With the Windows 7 refresh cycles forecast to run and run, Intel's protracted CPU shortage is sending conservative corporate enterprise buyers into the arms of AMD – or so says HP Inc's CEO.
Dion Weisler took to the stage late last week at Wall Street financial analyst Bernstein's annual conference to discuss HP and the wider industry.
He told Bernstein IT Hardware researcher Toni Sacconaghi that HP was was having some success promoting AMD to suited customers – you know the types, those who historically never got fired for buying IBM.
"It's hard to change commercial behaviour because for the longest time Intel has done an incredible job in the commercial space of selling the value proposition of Intel. And in many cases, it may be a superior product," Weisler said.
"Commercial customers have made a decision. In times of extended shortage, a customer then has to choose between 'Do I have nothing or do I give this a try?' And when they give it a try and that's a good experience, barriers have been broken."
Intel has failed to match supply with demand since August: it was caught out by the delays of shifting production to 10nm and high orders from cloud providers that are beefing up their infrastructure.
Availability was supposed to have improved at the end of this month, according to Intel CEO Bob Swann, but things haven't gone according to plan: it looks like Q3 at the earliest before it all picks up.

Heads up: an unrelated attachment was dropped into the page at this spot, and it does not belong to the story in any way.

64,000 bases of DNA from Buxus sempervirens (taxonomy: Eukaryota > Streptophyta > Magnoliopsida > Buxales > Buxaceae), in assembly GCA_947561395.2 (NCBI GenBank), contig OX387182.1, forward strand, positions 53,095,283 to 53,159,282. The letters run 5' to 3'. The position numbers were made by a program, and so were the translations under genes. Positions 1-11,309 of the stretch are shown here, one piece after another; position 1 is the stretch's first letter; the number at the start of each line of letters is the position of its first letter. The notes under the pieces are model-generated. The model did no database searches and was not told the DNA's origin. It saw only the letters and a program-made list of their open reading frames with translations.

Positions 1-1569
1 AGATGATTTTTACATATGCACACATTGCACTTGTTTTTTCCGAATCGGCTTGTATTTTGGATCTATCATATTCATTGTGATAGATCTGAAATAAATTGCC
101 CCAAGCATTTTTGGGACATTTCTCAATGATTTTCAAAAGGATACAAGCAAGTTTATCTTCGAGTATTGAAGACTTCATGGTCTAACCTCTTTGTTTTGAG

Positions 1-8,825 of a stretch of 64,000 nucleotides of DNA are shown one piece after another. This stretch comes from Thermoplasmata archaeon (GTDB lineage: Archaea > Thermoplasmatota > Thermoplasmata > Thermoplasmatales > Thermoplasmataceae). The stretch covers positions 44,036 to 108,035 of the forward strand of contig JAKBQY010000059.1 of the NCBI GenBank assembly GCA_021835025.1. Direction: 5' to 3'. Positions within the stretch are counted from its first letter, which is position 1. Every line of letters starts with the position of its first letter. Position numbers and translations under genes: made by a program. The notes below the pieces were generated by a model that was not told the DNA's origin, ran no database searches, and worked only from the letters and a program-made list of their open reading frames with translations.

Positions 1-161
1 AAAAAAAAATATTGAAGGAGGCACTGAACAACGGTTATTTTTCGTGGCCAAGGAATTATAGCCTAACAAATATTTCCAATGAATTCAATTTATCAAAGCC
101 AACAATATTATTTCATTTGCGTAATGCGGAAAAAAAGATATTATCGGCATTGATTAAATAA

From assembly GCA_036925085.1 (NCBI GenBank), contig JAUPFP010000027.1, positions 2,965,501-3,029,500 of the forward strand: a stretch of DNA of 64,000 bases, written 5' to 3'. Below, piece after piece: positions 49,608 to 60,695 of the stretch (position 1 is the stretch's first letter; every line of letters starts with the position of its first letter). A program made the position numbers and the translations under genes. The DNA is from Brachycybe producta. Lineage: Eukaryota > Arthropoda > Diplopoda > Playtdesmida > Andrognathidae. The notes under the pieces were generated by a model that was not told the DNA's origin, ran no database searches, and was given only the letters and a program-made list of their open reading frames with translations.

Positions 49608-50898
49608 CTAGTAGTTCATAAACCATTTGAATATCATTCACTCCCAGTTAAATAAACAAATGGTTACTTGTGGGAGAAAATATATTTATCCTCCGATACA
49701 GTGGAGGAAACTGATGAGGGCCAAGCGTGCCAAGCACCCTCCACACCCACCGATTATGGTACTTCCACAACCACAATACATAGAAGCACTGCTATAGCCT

Weisler said it is easier to convince consumers to buy a PC with AMD inside.
"It's not impossible to convert commercial customers, it's a lot easier during times of shortage," he said. "When they convert they become a big part of your mix."
According to Mercury Research, in Q1 AMD gained 1.3 per cent market share year-on-year for desktop to 17.1 per cent and grew 1 per cent in notebooks to 13.1 per cent. The stats do not identify lines of business.
Mikako Kitigawa, senior principal analyst at Gartner, said she had also heard that CPU shortages had been "impacting refresh cycles of corporate customers".
"We have also heard that corporations started considering AMD-based PCs," she told The Reg. "Even if these companies are not impacted by the shortage this time, some of them started preparing for plan B for future events like this because it is too risky to rely on a single vendor."
Weisler said he expects the Windows 7 refresh buying pattern to continue well into next year. He estimated that about a fifth of the installed based has yet to replace ageing stocks. ®